Expert Interview and Analysis: The Major League Farm System with James (Founder, Phuture Phillies) Part 1 of 2

Today, I'm excited to present you with an FBJ first- our first expert interview.

For our first interview, we picked a topic that most casual fans don't typically understand; the inner workings of a major league farm system.  The expert we called on for this is James, Founder of Phuture Phillies.  In my opinion, Phuture Phillies is the preeminent web site for all things concerning the Philadelphia Phillies' minor league teams.  I've been a fan of Phuture Phillies for years so I reached out to James to see if he would answer some questions that I felt like our readers might have about how the farm system works.  James replied almost immediately and I must say that he really hit the ball out of the park.

I think this two part series will give you some great insight into how the minor leagues' work. In order to keep it to a reasonable length (recognizing that many of you will be reading this on Monday morning amidst all of your weekend email) I will post it in two parts so check back in tomorrow for the conclusion.  Enjoy.


OCP - How long have you been running your blog, what got you started and what is your favorite part about running the blog?

James - I started my site in 2006.  At the time, there were no comprehensive outlets for Phillies minor league news/opinion.  Most of the beat writers and newspapers made only passing mention of the top couple of prospects in the system and it was an area that I felt I could fill in.  I was always a fan of minor league baseball and grew up close to Reading, PA so I had exposure to the Reading Phillies growing up.  I started the site on a whim and I didn't know if it would take off or if I'd give up after a few weeks/months.  But more people started reading and it just kind of took off from there.  I think my favorite part of running the site is that it constantly evolves and pushes me to find new and interesting things to incorporate into the site.

OCP - Can you explain the structure of a Major League scouting department/system?

James - Every teams front office/scouting department will have nuances but for the most part, it is a simple chain of command.  At the very bottom are the area scouts.  These guys are normally responsible for one state.  In some cases, such as a huge state like California, there may be one area guy for the southern portion and one for the northern portion.  In cases where baseball isn't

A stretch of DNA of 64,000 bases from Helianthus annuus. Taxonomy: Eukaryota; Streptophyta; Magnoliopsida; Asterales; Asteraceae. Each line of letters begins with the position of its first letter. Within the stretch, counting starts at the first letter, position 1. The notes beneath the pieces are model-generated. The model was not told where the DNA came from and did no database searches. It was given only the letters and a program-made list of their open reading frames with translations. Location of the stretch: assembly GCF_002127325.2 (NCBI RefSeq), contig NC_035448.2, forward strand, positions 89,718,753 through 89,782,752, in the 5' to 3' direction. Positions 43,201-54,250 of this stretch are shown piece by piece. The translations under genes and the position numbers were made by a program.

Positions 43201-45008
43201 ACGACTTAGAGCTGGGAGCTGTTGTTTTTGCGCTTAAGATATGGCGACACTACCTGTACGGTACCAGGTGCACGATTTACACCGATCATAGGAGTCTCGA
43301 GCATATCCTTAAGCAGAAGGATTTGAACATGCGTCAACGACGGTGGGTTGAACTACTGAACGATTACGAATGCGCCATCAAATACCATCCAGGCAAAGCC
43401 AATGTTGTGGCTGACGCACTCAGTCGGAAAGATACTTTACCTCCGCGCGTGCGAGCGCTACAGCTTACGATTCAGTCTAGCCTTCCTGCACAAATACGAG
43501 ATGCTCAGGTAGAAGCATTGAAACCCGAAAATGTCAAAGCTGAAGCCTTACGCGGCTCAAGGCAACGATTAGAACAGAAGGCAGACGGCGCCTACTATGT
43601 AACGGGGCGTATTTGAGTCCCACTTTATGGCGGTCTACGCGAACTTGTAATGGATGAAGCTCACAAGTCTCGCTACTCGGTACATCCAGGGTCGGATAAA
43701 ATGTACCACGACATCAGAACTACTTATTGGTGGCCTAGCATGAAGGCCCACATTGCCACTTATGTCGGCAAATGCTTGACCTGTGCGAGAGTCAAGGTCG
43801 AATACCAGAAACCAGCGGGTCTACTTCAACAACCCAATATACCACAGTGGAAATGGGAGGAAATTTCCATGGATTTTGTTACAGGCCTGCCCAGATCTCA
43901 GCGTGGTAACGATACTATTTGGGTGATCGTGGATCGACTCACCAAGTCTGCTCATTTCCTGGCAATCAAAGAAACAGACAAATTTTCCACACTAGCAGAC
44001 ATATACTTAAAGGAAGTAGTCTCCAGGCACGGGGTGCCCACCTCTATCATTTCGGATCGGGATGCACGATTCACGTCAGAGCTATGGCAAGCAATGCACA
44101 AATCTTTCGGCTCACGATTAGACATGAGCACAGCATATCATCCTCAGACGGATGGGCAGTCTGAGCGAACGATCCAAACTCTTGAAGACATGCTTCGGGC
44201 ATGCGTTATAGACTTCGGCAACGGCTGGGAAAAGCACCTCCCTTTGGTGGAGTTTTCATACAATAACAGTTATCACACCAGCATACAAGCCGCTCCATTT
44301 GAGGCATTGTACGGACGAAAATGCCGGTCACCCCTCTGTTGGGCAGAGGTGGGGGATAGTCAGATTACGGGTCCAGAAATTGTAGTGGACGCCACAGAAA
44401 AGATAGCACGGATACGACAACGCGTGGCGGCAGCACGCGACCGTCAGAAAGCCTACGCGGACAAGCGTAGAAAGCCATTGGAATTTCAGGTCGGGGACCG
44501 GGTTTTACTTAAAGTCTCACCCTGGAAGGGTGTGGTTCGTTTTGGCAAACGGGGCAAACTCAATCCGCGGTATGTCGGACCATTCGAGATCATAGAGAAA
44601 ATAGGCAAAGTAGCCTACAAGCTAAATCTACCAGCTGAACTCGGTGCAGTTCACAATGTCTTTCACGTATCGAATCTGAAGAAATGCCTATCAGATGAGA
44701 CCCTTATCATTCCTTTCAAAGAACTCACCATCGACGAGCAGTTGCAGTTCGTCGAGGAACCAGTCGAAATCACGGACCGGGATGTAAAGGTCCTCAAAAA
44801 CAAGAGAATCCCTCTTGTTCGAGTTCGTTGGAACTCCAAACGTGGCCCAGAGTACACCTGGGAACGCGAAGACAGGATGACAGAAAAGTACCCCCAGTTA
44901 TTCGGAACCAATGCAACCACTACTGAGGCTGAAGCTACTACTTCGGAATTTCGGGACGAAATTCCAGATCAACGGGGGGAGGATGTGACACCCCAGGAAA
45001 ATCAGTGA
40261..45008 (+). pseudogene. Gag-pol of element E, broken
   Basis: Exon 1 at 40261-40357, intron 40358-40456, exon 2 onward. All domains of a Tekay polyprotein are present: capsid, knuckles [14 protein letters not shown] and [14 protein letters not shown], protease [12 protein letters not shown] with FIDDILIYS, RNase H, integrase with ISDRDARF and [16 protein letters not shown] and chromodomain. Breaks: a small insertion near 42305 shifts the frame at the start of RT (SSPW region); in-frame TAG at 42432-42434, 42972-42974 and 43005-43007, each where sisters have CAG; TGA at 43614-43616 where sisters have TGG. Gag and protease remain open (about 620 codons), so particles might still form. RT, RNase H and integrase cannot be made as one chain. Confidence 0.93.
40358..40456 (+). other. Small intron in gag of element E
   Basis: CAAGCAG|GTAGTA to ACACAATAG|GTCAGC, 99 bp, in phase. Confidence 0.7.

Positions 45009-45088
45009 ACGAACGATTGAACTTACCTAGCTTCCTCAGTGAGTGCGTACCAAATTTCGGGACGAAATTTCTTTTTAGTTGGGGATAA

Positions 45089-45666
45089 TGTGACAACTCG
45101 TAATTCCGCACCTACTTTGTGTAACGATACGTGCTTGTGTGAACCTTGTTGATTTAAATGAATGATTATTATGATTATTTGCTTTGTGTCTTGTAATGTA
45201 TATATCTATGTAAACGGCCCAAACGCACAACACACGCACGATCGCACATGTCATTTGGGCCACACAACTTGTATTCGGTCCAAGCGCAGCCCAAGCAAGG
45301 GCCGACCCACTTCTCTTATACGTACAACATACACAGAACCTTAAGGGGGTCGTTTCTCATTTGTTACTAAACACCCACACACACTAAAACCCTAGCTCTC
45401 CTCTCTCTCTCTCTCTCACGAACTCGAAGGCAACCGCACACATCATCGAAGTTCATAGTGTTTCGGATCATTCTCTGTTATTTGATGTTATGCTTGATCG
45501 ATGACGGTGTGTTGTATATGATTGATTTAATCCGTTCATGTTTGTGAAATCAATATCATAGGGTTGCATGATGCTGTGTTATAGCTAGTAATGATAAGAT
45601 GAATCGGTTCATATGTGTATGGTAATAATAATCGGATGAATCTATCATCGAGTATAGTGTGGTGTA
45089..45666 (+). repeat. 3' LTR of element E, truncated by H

huge (Washington/Oregon/Montana), an area scout may cover 2-3 states.  Area guys are responsible for writing up reports on all of the legit prospects in their area, ranging from potential all-stars to guys who can play a few years as an organizational filler.  Those reports are normally turned in to a crosschecker, who is assigned to a particular region.  The crosschecker reads the initial report and then goes to see the prospects.  He then files a report based on his findings.   From my understanding, some teams have more layers including area crosscheckers, regional crosscheckers (North, South, East, West), all the way up.  The layers filter up to the scouting director and all of the reports are eventually given to the scouting director, especially on the guys who are probably first through fifth rounders.  The scouting director reports to the General Manager, who reports to the owner or team president.  The scouting director sets the agenda for everyone under him, in terms of the types of players to focus on.  Some proactive General Managers will go see potential first round picks.  Others will leave things completely to scouting department.  The GM has to be consulted on potential signing bonus issues and the GM has to then report that information to the team owner or president.  Chain of command and organization is obviously very important.  This is just the amateur side of things.  Teams also have pro scouts who scout talent already in the minor leagues ahead of potential trades as well as advance scouts who follow the team that the MLB team is set to play next.  Advance scouts look for tendencies and patterns and file a report, which the team then uses to prepare for their upcoming series.